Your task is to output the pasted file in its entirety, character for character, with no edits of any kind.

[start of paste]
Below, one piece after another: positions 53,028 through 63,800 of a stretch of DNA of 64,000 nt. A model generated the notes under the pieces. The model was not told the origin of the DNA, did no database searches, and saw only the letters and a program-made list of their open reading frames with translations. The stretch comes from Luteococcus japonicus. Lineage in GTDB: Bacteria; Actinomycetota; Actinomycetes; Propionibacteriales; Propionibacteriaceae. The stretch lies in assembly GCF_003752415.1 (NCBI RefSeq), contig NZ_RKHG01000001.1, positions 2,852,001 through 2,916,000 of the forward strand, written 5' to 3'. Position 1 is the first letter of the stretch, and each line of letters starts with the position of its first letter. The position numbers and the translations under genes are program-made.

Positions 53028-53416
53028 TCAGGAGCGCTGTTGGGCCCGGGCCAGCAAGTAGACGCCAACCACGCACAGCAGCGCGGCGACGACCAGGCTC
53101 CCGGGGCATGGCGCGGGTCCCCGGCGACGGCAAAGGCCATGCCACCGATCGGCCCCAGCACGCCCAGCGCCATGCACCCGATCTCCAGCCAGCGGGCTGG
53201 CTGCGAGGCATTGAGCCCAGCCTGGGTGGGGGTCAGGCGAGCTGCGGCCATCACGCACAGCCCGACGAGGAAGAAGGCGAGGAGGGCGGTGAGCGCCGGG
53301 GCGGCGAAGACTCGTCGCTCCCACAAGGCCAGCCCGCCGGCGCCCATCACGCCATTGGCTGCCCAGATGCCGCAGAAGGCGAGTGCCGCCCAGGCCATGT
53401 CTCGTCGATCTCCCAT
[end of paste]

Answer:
Below, one piece after another: positions 53,028 through 63,800 of a stretch of DNA of 64,000 nt. A model generated the notes under the pieces. The model was not told the origin of the DNA, did no database searches, and saw only the letters and a program-made list of their open reading frames with translations. The stretch comes from Luteococcus japonicus. Lineage in GTDB: Bacteria; Actinomycetota; Actinomycetes; Propionibacteriales; Propionibacteriaceae. The stretch lies in assembly GCF_003752415.1 (NCBI RefSeq), contig NZ_RKHG01000001.1, positions 2,852,001 through 2,916,000 of the forward strand, written 5' to 3'. Position 1 is the first letter of the stretch, and each line of letters starts with the position of its first letter. The position numbers and the translations under genes are program-made.

Positions 53028-53416
53028 TCAGGAGCGCTGTTGGGCCCGGGCCAGCAAGTAGACGCCAACCACGCACAGCAGCGCGGCGACGACCAGGCTC
53101 CCGGGGCATGGCGCGGGTCCCCGGCGACGGCAAAGGCCATGCCACCGATCGGCCCCAGCACGCCCAGCGCCATGCACCCGATCTCCAGCCAGCGGGCTGG
53201 CTGCGAGGCATTGAGCCCAGCCTGGGTGGGGGTCAGGCGAGCTGCGGCCATCACGCACAGCCCGACGAGGAAGAAGGCGAGGAGGGCGGTGAGCGCCGGG
53301 GCGGCGAAGACTCGTCGCTCCCACAAGGCCAGCCCGCCGGCGCCCATCACGCCATTGGCTGCCCAGATGCCGCAGAAGGCGAGTGCCGCCCAGGCCATGT
53401 CTCGTCGATCTCCCAT